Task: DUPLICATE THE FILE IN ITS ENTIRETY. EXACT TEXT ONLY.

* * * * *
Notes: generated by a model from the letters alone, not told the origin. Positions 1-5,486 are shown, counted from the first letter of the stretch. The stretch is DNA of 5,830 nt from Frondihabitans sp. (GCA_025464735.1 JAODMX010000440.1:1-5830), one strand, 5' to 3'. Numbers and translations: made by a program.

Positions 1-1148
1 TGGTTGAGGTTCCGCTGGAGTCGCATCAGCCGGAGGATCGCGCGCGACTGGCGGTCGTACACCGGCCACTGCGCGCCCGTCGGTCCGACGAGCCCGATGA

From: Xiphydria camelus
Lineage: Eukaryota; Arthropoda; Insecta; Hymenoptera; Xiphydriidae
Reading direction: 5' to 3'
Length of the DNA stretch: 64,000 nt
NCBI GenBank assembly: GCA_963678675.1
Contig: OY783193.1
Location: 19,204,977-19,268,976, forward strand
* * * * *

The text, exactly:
Notes: generated by a model from the letters alone, not told the origin. Positions 1-5,486 are shown, counted from the first letter of the stretch. The stretch is DNA of 5,830 nt from Frondihabitans sp. (GCA_025464735.1 JAODMX010000440.1:1-5830), one strand, 5' to 3'. Numbers and translations: made by a program.

Positions 1-1148
1 TGGTTGAGGTTCCGCTGGAGTCGCATCAGCCGGAGGATCGCGCGCGACTGGCGGTCGTACACCGGCCACTGCGCGCCCGTCGGTCCGACGAGCCCGATGA

From: Xiphydria camelus
Lineage: Eukaryota; Arthropoda; Insecta; Hymenoptera; Xiphydriidae
Reading direction: 5' to 3'
Length of the DNA stretch: 64,000 nt
NCBI GenBank assembly: GCA_963678675.1
Contig: OY783193.1
Location: 19,204,977-19,268,976, forward strand